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The Wildflower Garden in February

Wildflower garden ideas
early spring violets

The Wildflower garden in February

Typically bitterly cold and wet with the strong possibility of snow and ice, February is the month that sees the first catkins begin to appear on Hazel, Goat willow and Alder trees. Look out for the first signs of spring with Celandines, Primroses, Sweet Violets, Snowdrops and Aconites appearing in woodlands and hedgerows. Wildlife is also starting to become more active this month. An increase in the volume of the dawn chorus is the first sign of resident birds gearing up for the oncoming breeding season. The first insects will appear in February drawn by the scent of early spring flowers. There is also a possibility of seeing early butterflies such as Commas or Brimstones.  So far winter 2016 has been very mild, with Snowdrops and Daffodils flowering almost a month earlier than normal, but the timing of frogspawning seems unaffected and frogs and toads should soon emerge from hibernation. If you have a pond you will probably notice the first frogspawn appear at some stage during the month.

Later in the year, other wildlife such as dragonflies and damselflies can be attracted to garden ponds and wildlife pools by introducing native wetland plants in the spring. We have a wide range of wetland species in stock and available to order as seeds or plug plants through our  website at www.wildflowersuk.com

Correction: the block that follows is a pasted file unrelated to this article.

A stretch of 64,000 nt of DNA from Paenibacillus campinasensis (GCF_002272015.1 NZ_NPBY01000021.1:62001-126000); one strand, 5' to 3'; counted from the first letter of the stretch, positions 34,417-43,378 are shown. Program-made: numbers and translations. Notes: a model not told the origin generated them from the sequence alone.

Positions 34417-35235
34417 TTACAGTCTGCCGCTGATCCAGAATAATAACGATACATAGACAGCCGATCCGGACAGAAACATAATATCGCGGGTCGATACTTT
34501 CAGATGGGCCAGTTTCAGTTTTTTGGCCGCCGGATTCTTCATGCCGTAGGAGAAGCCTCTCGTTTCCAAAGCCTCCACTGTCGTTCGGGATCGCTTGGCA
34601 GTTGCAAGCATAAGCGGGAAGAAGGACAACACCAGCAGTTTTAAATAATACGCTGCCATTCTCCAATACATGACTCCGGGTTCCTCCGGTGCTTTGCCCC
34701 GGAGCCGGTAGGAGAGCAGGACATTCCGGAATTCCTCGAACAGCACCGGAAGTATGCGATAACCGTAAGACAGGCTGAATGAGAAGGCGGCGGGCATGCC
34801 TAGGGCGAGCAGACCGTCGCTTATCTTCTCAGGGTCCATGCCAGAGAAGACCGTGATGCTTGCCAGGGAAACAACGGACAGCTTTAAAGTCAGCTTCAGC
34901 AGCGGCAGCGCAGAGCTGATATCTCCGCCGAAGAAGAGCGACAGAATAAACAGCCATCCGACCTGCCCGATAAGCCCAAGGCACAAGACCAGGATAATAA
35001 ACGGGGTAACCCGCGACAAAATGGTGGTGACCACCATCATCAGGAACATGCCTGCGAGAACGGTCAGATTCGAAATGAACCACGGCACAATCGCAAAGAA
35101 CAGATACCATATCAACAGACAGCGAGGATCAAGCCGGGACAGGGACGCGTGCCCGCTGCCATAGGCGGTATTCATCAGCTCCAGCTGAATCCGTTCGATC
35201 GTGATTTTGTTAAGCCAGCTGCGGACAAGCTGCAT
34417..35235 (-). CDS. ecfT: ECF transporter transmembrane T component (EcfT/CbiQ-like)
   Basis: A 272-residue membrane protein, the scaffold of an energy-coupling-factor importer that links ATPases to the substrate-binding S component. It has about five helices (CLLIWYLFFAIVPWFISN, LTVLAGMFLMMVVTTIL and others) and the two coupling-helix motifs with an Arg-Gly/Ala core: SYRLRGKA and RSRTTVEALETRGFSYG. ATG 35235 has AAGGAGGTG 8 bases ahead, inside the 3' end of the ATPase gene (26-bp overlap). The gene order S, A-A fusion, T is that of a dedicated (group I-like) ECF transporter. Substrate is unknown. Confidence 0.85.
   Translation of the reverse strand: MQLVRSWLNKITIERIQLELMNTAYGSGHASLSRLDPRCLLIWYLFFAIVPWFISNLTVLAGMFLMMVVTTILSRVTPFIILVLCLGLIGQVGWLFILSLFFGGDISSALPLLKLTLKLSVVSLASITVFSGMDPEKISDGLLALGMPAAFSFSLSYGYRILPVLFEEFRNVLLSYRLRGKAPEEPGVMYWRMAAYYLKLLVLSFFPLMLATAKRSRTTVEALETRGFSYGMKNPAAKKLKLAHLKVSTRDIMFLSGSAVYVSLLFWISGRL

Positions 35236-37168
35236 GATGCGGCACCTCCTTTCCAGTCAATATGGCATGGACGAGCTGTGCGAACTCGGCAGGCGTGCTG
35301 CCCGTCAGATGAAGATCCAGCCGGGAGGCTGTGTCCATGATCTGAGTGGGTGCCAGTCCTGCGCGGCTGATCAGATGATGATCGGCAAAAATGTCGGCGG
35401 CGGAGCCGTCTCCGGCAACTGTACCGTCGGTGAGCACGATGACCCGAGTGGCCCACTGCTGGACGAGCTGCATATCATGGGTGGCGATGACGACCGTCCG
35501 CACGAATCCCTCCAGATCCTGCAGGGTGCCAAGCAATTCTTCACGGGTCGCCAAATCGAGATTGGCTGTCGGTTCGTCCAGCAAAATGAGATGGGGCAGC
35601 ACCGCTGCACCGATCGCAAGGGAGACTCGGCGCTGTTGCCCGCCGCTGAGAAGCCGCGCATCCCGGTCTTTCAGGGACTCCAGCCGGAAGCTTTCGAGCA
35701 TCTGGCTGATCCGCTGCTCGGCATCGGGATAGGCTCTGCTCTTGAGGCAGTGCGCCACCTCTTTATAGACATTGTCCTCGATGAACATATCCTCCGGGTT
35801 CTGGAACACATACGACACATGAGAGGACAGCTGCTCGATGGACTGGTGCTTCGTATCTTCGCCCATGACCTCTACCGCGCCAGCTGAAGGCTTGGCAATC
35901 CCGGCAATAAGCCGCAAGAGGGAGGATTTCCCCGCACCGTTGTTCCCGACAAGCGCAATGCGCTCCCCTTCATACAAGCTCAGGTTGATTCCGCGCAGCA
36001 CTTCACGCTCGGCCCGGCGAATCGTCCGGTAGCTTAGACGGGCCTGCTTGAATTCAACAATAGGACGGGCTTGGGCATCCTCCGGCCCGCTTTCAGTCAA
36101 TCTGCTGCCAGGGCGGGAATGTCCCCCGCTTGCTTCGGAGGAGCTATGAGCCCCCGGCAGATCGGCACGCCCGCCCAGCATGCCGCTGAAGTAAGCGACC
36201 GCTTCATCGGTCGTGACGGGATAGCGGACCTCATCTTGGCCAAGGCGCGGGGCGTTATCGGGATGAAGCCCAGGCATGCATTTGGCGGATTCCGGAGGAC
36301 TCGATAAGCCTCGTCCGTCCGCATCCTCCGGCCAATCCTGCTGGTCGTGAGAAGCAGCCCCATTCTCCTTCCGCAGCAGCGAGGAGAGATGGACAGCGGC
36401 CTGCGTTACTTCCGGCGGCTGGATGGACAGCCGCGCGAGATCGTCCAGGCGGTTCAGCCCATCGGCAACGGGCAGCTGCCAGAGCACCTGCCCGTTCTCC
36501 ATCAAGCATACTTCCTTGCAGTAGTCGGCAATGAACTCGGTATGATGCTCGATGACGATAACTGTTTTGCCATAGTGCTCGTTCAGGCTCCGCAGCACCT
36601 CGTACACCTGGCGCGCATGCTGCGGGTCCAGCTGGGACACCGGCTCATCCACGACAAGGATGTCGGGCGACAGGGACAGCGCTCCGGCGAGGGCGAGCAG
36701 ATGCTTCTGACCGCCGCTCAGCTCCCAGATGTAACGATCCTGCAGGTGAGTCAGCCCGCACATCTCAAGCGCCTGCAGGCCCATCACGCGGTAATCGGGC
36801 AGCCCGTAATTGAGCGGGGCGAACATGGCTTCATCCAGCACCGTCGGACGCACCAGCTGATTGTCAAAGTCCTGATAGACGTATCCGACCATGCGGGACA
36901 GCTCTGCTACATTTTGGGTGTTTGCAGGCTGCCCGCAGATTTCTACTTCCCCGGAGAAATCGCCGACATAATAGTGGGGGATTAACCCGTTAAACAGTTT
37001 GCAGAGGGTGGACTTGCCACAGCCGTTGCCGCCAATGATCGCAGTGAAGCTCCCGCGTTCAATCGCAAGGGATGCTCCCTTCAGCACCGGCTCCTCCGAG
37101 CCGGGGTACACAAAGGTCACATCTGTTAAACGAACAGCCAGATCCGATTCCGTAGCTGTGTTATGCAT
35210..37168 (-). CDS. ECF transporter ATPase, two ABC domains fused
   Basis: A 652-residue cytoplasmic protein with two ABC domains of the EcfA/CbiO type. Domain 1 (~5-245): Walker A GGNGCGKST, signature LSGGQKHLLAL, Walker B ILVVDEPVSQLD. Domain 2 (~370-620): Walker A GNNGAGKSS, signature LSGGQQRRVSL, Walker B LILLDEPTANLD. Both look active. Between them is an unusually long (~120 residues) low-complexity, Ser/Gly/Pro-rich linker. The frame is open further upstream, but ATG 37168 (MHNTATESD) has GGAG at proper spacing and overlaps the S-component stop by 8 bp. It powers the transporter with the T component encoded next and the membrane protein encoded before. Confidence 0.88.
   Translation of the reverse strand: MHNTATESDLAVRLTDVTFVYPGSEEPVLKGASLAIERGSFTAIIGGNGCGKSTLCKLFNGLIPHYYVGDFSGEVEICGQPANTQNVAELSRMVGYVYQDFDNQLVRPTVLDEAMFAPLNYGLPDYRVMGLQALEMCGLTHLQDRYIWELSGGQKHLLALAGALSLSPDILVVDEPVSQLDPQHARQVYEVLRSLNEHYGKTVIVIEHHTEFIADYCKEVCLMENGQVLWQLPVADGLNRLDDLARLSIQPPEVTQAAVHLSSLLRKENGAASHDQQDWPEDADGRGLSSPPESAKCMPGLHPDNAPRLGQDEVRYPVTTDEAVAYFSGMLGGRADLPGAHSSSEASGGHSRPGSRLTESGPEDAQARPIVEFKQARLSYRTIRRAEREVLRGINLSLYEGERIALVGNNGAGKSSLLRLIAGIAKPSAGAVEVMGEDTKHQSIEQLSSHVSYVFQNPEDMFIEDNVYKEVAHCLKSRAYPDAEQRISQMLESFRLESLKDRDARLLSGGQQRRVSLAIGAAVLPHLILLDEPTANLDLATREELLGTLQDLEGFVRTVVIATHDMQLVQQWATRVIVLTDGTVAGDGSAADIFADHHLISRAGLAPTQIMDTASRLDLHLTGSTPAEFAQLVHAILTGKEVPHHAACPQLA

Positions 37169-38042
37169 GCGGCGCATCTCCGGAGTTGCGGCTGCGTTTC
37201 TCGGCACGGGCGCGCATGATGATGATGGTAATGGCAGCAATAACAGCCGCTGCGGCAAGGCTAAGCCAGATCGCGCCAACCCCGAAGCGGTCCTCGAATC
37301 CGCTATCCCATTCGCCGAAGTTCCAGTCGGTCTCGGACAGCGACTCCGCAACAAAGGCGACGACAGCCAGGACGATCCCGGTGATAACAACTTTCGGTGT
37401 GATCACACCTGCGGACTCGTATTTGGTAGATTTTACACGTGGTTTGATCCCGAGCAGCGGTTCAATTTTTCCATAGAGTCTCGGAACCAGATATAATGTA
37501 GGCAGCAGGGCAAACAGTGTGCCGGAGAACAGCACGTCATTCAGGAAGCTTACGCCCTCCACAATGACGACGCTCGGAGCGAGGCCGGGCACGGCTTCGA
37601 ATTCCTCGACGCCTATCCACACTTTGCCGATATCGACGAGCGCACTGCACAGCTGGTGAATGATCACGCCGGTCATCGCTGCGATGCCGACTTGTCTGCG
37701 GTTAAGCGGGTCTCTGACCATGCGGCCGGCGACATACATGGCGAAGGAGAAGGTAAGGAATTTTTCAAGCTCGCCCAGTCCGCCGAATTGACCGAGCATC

If you have a good supply of fruit and berries in your garden,  then you may be lucky enough to see Redwings and Fieldfares over the next few weeks. These winter thrushes from Scandinavia are usually found on farmland where they field on earthworms. When the ground freezes  in harsh weather they will often visit wildlife gardens in search of wild fruit and berries.

Tasks and tips for this month

If you are planning on sowing a Wildflower Meadow this spring then now is the time to think about ground preparation. Ideally seed should be sown onto weed free soil in March or April and in readiness you should now spray off any existing vegetation. We have a wide range of Wildflower and meadow grass mixtures in stock  to suit all soil types and situations. For further information please click here.

Meanwhile, if you sowed your meadow last season then it will soon be time to resume cutting in preparation for this year’s flowering. Maintain any grasses at a height of approximately three to four inches between now and May and afterwards remember to remove any loose cuttings. This will allow Wildflower seedlings to develop and establish and prevent them from becoming smothered by the more competitive grasses.